Countless times over the last decade, I’ve heard other venture investors refer to their investments as “bets.” Earlier in my venture career, I was absolutely guilty of this because I wasn’t being mindful and probably lacked some necessary empathy. At the time, I don’t think I truly appreciated what it meant and took to be an active investor and support a company over the long haul. A few years ago after a conversation with my wife, I began to question that vernacular.
Regarding an investment as a bet certainly makes sense on the surface. According to Merriam-Webster, a bet is, “something that is laid, staked, or pledged typically between two parties on the outcome of a contest or a contingent issue.” The more I thought about labeling venture investments this way, the more I began to realize it was a bit lazy, potentially insensitive and didn’t necessarily align with my values. Simply put, this label didn’t feel right to me.
In my role as a venture investor, I don’t make bets. Bets tend to be passive unless you’re playing the hand. When I put a friendly wager on a game such as the Super Bowl, my involvement has zero bearing on the outcome. My job as a venture investor is to actively partner with and serve founders. There is nothing passive about this. Professional venture investing shouldn’t be confused with gambling even though a lot luck and a little bit of skill are required for success. Essentially, betting implies gambling and investing implies taking calculated risks.
After a founder has trusted me to serve his or her company and the investment closes, I do not passively wait for and expect a positive outcome. This is when the real work begins. Every company regardless of the stage requires a shit ton of patience, support and effort by everyone around the table. I felt characterizing an investment as a bet mentally excused me, the investor, from the real work ahead.
Here’s what I’d like to know from the venture community: What do you mean when you call it a bet? Are you impatiently waiting on the sidelines to see if you beat the odds? Or have you simply adopted the vernacular since many of our peers have? That’s where I found myself earlier in my career.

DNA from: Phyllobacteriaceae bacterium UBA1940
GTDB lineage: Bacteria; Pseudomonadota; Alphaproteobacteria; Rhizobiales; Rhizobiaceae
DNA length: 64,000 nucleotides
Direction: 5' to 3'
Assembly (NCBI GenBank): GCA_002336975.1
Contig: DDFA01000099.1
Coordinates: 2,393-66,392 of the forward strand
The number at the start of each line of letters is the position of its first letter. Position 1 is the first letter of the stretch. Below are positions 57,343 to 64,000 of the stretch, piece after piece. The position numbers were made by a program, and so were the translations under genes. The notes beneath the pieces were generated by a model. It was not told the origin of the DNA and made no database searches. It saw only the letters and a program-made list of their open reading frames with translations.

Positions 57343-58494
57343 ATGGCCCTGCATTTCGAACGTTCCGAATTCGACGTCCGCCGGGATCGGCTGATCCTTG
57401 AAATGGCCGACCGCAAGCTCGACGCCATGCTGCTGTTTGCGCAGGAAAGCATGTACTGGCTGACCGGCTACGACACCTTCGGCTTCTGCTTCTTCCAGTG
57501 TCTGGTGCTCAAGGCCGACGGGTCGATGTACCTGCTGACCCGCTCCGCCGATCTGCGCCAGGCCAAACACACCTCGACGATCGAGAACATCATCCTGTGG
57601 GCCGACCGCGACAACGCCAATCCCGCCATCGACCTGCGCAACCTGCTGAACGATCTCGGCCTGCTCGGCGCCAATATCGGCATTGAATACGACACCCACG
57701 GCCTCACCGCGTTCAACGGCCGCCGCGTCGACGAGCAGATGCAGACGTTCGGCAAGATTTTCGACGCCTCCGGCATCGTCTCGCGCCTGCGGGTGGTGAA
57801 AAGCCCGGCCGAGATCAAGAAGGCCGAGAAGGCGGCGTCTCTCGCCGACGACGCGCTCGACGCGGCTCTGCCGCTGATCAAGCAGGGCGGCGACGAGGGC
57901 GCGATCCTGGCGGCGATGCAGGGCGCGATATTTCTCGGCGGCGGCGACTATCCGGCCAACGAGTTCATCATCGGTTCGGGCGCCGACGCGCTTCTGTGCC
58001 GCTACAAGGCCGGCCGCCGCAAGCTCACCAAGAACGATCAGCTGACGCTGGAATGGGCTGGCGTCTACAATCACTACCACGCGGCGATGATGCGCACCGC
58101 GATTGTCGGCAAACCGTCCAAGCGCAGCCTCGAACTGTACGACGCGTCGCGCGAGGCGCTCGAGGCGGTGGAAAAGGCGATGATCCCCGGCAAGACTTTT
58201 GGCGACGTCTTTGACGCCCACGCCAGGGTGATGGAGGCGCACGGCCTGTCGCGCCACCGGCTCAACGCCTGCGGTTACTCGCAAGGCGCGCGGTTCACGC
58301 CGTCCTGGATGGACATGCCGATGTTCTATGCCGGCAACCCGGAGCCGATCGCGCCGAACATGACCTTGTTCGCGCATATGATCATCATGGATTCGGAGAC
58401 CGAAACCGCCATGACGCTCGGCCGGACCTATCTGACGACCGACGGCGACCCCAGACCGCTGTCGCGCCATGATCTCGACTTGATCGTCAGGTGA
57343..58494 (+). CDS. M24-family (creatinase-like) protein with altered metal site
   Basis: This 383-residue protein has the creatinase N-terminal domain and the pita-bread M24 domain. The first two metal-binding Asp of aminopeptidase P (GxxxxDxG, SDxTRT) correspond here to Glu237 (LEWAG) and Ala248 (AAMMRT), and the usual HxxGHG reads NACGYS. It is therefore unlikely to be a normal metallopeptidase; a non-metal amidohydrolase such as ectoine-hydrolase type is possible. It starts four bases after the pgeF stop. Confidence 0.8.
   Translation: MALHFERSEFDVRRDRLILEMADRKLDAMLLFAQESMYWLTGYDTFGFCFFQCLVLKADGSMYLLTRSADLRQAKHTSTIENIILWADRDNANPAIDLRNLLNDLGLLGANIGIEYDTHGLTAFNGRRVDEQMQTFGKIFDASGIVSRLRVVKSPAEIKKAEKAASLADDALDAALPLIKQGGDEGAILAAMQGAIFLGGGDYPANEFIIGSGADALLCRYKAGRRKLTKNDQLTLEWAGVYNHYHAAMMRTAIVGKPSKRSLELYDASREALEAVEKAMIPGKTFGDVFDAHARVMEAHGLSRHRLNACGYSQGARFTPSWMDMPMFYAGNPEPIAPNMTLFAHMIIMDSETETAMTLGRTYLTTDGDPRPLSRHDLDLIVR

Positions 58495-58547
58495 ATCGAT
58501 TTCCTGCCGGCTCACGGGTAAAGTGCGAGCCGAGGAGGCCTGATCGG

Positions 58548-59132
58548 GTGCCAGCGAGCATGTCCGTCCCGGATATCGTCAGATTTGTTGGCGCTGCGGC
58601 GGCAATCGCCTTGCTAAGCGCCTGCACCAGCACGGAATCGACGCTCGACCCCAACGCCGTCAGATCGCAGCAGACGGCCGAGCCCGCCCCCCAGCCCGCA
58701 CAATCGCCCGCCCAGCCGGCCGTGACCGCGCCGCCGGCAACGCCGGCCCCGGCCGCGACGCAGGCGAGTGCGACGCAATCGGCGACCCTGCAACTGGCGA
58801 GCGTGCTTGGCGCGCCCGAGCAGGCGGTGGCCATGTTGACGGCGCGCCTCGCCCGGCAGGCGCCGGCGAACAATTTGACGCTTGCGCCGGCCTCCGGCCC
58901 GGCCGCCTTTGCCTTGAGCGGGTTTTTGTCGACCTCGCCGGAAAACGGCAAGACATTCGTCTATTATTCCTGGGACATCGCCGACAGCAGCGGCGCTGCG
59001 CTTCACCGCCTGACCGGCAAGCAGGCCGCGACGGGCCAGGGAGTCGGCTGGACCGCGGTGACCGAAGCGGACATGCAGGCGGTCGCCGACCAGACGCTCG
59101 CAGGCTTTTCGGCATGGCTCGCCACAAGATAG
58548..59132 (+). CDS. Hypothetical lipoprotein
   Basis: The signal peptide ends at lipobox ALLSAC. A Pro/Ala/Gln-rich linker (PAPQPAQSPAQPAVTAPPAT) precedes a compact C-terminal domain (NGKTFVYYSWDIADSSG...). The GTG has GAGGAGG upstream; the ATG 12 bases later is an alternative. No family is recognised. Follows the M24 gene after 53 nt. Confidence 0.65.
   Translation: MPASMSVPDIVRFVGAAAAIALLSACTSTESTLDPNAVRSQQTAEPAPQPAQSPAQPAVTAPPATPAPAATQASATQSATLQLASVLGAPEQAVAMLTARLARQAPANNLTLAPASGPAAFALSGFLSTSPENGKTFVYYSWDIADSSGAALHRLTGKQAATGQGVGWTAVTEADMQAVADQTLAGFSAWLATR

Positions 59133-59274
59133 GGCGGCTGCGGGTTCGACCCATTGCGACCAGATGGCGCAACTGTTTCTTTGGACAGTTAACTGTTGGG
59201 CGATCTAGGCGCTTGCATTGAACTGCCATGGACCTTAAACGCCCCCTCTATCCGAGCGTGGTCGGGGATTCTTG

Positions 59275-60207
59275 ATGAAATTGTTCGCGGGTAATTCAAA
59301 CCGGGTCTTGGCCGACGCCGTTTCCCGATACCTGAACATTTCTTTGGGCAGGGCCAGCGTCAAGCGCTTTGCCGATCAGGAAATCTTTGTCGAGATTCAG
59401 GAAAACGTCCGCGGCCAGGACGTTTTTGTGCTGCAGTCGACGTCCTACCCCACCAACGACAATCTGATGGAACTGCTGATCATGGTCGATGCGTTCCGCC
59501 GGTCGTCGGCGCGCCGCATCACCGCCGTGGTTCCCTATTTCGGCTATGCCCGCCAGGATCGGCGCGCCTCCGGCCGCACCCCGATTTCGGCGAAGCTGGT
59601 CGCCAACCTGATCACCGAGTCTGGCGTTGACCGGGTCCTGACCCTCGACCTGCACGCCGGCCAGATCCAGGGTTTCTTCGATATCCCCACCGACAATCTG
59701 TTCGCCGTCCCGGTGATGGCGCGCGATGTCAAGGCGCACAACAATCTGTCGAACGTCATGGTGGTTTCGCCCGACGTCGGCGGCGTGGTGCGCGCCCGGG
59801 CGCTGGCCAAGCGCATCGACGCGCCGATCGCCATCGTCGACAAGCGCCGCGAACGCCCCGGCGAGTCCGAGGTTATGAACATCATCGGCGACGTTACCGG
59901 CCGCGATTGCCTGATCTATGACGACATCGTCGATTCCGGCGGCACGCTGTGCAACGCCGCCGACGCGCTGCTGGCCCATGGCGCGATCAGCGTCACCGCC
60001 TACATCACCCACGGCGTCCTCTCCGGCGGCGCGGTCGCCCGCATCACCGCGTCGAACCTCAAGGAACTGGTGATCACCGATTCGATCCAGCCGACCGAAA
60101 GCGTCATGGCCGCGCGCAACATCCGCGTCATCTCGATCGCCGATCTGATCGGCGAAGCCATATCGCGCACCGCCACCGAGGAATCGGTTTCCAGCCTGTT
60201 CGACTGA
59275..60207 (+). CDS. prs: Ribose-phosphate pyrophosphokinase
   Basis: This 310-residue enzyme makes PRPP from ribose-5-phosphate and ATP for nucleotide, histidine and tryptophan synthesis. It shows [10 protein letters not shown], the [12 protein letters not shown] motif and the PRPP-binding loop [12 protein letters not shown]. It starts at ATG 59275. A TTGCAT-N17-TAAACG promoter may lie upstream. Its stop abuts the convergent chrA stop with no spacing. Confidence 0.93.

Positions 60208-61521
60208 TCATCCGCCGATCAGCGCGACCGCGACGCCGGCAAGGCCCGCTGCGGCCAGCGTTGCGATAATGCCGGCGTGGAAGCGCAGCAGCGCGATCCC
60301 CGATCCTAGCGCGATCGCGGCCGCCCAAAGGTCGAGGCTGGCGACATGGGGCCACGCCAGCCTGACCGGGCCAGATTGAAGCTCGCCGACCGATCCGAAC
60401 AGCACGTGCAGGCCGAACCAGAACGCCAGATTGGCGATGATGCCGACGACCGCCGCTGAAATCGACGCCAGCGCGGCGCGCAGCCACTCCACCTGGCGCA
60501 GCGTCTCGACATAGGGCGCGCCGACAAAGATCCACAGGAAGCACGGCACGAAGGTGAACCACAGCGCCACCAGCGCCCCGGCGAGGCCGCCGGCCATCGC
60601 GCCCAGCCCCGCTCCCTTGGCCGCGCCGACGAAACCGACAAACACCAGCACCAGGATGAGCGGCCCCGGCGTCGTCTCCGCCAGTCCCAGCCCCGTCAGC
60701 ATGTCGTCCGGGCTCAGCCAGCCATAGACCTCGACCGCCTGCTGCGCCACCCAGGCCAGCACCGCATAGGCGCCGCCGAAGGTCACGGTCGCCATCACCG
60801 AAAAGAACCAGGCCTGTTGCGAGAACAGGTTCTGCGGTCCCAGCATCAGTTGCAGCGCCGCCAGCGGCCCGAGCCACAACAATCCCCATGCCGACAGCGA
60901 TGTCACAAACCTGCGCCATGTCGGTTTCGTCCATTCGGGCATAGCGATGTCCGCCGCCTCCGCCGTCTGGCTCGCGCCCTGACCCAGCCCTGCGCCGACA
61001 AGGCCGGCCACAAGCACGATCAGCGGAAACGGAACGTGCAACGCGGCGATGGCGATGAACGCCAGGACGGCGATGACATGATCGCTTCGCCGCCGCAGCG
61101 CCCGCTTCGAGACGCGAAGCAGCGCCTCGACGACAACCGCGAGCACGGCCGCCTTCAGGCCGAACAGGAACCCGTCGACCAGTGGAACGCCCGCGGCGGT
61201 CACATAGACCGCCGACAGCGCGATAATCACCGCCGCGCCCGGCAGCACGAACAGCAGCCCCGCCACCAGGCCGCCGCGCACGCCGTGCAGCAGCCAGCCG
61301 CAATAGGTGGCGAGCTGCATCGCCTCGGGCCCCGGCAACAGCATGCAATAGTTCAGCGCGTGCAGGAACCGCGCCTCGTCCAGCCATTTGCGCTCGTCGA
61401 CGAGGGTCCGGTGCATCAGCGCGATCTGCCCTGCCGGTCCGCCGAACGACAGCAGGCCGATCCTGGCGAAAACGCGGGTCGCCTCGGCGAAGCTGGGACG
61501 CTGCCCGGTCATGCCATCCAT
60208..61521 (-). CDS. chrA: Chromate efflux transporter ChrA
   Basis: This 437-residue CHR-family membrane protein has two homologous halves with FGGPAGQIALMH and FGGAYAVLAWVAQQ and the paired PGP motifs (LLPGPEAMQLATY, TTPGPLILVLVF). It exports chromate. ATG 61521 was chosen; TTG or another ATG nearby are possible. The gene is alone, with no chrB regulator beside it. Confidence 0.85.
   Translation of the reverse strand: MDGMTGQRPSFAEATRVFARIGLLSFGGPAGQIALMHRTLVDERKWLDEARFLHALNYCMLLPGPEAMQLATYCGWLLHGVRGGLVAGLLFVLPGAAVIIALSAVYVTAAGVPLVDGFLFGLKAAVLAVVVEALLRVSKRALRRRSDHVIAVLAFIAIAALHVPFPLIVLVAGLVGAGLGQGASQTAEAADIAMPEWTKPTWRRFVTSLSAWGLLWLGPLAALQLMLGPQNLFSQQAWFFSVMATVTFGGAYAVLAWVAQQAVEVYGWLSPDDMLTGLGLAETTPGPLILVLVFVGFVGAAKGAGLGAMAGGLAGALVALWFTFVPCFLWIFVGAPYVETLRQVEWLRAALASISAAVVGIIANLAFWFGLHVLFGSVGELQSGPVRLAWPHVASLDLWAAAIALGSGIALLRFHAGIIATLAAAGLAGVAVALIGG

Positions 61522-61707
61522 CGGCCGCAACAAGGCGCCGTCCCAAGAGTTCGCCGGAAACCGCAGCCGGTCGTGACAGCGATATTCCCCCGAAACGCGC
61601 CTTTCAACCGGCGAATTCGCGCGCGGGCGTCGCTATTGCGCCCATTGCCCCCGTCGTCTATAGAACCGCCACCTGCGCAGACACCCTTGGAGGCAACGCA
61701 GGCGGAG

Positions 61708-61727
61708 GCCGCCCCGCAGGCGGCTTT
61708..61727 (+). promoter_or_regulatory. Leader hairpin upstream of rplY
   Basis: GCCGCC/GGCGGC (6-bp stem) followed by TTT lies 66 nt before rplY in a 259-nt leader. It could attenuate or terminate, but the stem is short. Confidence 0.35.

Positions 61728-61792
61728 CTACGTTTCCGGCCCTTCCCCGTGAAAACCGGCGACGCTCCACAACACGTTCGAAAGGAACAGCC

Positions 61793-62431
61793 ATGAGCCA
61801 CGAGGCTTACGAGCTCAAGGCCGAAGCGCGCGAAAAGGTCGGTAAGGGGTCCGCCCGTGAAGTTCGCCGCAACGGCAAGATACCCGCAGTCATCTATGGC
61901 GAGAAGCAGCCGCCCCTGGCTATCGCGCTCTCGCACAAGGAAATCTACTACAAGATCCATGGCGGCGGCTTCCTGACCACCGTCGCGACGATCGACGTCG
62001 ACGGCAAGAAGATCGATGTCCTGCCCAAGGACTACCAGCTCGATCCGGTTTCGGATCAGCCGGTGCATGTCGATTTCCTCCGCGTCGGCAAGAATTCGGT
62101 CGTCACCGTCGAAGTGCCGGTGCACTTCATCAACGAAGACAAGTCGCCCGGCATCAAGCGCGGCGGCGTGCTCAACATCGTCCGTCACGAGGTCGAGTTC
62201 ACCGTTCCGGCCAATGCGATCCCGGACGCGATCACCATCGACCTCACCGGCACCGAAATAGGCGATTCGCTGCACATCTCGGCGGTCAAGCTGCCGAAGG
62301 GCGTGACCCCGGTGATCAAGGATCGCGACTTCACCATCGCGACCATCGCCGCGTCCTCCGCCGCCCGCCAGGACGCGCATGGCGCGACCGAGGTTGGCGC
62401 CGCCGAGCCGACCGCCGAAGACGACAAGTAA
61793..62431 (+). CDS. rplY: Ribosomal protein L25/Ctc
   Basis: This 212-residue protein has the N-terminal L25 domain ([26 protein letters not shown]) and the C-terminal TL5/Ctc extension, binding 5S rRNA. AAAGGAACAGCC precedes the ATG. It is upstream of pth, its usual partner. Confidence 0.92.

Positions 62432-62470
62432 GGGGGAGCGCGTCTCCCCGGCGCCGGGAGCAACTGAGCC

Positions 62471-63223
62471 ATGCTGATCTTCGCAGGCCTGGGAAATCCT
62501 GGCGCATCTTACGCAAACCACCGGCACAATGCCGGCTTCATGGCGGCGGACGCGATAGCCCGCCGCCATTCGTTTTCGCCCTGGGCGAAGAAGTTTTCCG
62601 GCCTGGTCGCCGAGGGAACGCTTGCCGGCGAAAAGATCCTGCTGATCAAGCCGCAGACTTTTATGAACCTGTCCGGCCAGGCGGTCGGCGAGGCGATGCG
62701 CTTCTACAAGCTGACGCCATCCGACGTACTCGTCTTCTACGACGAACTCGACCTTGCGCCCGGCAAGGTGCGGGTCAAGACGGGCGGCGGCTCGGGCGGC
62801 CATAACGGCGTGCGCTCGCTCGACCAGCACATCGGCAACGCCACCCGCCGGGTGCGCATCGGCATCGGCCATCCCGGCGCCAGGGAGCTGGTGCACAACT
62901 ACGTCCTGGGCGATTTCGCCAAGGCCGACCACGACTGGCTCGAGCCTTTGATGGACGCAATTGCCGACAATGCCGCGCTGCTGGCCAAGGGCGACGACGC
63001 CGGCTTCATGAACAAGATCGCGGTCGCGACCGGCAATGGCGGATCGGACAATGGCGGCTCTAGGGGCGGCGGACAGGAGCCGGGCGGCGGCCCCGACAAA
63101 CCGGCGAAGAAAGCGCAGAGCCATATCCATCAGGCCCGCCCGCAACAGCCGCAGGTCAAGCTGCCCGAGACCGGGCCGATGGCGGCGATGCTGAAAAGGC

We, myself included, should never view our work as gambling given how much time, effort and energy goes into building companies and long-lasting relationships with founders. Instead, we should characterize our work as investing, partnering, supporting and serving. Founders put everything they have on the line — years of their life, physical and mental health, financial security, and family and friends— to bring their vision to reality. These are enormous and important sacrifices which is why I believe referring to an investment as a bet doesn’t reflect what we do.
Last Friday night after a long week, I decided to go for a long run and listen to a Buddhist lecture on the true nature of existence and the self. About ten minutes into the run, I started to contemplate why I have chosen various paths in life such as becoming a venture investor. Since I have decided to make this my life’s work, I began to examine what really drove this long-term decision and whether I was being honest with myself. As soon as I returned home and showered, I opened up my computer and published the following tweet:
Ryan Hoover of Product Hunt was the first to reply and suggested that I expand this tweet into a blog post and provide commentary and context on each one. I hadn’t considered writing a post, but ultimately decided it would be enlightening and cathartic to dive into each reason and expose myself.
Below is an expanded view into all the reasons that I have chosen VC as a career. I’ve also tried to be honest about what drives me. While this list captures how I feel today, I’m sure it will evolve over time as I learn more about myself and my worldview changes.
Challenging: I’ve learned that it’s really damn hard to be a great venture investor. One needs to be conversant in many disciplines and have a variety of skills: networking, negotiating, spotting trends, reading founders, understanding psychology, maintaining conviction in the face of opposition, providing advice, analyzing markets, supporting my founders and partners, etc. Additionally, venture is incredibly dynamic because the world is always changing. There are many variables are outside of my control that need to swing in my favor in order to be successful. The only thing I really have control over is my investment decisions. If I’m honest with myself, the difficult nature of this business fuels my engine because I’m afraid of failure.